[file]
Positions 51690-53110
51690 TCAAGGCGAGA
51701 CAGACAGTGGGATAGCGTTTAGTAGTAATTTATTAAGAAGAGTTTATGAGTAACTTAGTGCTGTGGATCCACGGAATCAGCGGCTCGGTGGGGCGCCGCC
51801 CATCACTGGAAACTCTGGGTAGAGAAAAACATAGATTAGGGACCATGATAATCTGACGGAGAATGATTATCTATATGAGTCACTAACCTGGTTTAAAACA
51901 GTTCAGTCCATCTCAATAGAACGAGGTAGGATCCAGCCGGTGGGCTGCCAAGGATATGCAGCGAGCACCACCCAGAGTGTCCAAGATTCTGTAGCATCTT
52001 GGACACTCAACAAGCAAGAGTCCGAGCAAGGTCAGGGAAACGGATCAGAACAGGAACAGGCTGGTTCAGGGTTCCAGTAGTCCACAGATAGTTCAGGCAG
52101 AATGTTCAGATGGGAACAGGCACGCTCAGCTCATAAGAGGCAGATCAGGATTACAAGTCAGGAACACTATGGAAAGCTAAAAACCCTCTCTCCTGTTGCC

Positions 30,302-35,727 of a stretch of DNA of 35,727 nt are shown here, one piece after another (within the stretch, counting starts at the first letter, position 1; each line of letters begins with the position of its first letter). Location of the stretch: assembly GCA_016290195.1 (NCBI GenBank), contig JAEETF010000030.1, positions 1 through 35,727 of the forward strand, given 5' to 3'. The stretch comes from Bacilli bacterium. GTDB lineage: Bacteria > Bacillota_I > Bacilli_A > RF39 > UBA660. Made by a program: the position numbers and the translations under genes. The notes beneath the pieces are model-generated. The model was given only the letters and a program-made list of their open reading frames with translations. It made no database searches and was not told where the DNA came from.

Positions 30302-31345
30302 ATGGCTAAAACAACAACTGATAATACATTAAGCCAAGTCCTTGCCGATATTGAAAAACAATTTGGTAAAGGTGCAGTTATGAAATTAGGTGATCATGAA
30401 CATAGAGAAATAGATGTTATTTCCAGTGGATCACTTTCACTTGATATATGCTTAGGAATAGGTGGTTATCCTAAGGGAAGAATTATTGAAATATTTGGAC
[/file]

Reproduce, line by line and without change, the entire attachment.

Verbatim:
Positions 51690-53110
51690 TCAAGGCGAGA
51701 CAGACAGTGGGATAGCGTTTAGTAGTAATTTATTAAGAAGAGTTTATGAGTAACTTAGTGCTGTGGATCCACGGAATCAGCGGCTCGGTGGGGCGCCGCC
51801 CATCACTGGAAACTCTGGGTAGAGAAAAACATAGATTAGGGACCATGATAATCTGACGGAGAATGATTATCTATATGAGTCACTAACCTGGTTTAAAACA
51901 GTTCAGTCCATCTCAATAGAACGAGGTAGGATCCAGCCGGTGGGCTGCCAAGGATATGCAGCGAGCACCACCCAGAGTGTCCAAGATTCTGTAGCATCTT
52001 GGACACTCAACAAGCAAGAGTCCGAGCAAGGTCAGGGAAACGGATCAGAACAGGAACAGGCTGGTTCAGGGTTCCAGTAGTCCACAGATAGTTCAGGCAG
52101 AATGTTCAGATGGGAACAGGCACGCTCAGCTCATAAGAGGCAGATCAGGATTACAAGTCAGGAACACTATGGAAAGCTAAAAACCCTCTCTCCTGTTGCC

Positions 30,302-35,727 of a stretch of DNA of 35,727 nt are shown here, one piece after another (within the stretch, counting starts at the first letter, position 1; each line of letters begins with the position of its first letter). Location of the stretch: assembly GCA_016290195.1 (NCBI GenBank), contig JAEETF010000030.1, positions 1 through 35,727 of the forward strand, given 5' to 3'. The stretch comes from Bacilli bacterium. GTDB lineage: Bacteria > Bacillota_I > Bacilli_A > RF39 > UBA660. Made by a program: the position numbers and the translations under genes. The notes beneath the pieces are model-generated. The model was given only the letters and a program-made list of their open reading frames with translations. It made no database searches and was not told where the DNA came from.

Positions 30302-31345
30302 ATGGCTAAAACAACAACTGATAATACATTAAGCCAAGTCCTTGCCGATATTGAAAAACAATTTGGTAAAGGTGCAGTTATGAAATTAGGTGATCATGAA
30401 CATAGAGAAATAGATGTTATTTCCAGTGGATCACTTTCACTTGATATATGCTTAGGAATAGGTGGTTATCCTAAGGGAAGAATTATTGAAATATTTGGAC